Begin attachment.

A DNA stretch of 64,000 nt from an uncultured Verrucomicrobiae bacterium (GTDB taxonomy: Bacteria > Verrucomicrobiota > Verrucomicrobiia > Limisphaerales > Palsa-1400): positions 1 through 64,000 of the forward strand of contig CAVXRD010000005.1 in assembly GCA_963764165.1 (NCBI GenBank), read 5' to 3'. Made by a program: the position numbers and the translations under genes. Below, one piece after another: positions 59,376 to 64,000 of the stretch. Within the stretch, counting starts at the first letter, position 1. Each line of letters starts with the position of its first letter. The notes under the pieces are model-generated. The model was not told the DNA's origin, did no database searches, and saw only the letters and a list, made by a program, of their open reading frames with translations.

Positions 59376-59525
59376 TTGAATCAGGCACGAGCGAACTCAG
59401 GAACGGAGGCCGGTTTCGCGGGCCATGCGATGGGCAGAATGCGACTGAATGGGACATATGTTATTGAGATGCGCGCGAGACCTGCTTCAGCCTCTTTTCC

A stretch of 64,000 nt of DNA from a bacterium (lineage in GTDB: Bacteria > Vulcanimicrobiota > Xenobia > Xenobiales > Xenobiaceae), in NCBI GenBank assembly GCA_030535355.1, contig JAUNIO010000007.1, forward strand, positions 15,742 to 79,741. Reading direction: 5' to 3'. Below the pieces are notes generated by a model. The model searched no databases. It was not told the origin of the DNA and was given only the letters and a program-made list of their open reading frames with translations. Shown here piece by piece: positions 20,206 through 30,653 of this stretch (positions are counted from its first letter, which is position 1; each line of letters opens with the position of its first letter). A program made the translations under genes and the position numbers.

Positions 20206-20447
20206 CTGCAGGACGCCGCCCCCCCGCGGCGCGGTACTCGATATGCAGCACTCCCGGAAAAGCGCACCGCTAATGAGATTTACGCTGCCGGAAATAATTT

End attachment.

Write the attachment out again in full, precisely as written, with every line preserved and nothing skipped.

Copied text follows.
A DNA stretch of 64,000 nt from an uncultured Verrucomicrobiae bacterium (GTDB taxonomy: Bacteria > Verrucomicrobiota > Verrucomicrobiia > Limisphaerales > Palsa-1400): positions 1 through 64,000 of the forward strand of contig CAVXRD010000005.1 in assembly GCA_963764165.1 (NCBI GenBank), read 5' to 3'. Made by a program: the position numbers and the translations under genes. Below, one piece after another: positions 59,376 to 64,000 of the stretch. Within the stretch, counting starts at the first letter, position 1. Each line of letters starts with the position of its first letter. The notes under the pieces are model-generated. The model was not told the DNA's origin, did no database searches, and saw only the letters and a list, made by a program, of their open reading frames with translations.

Positions 59376-59525
59376 TTGAATCAGGCACGAGCGAACTCAG
59401 GAACGGAGGCCGGTTTCGCGGGCCATGCGATGGGCAGAATGCGACTGAATGGGACATATGTTATTGAGATGCGCGCGAGACCTGCTTCAGCCTCTTTTCC

A stretch of 64,000 nt of DNA from a bacterium (lineage in GTDB: Bacteria > Vulcanimicrobiota > Xenobia > Xenobiales > Xenobiaceae), in NCBI GenBank assembly GCA_030535355.1, contig JAUNIO010000007.1, forward strand, positions 15,742 to 79,741. Reading direction: 5' to 3'. Below the pieces are notes generated by a model. The model searched no databases. It was not told the origin of the DNA and was given only the letters and a program-made list of their open reading frames with translations. Shown here piece by piece: positions 20,206 through 30,653 of this stretch (positions are counted from its first letter, which is position 1; each line of letters opens with the position of its first letter). A program made the translations under genes and the position numbers.

Positions 20206-20447
20206 CTGCAGGACGCCGCCCCCCCGCGGCGCGGTACTCGATATGCAGCACTCCCGGAAAAGCGCACCGCTAATGAGATTTACGCTGCCGGAAATAATTT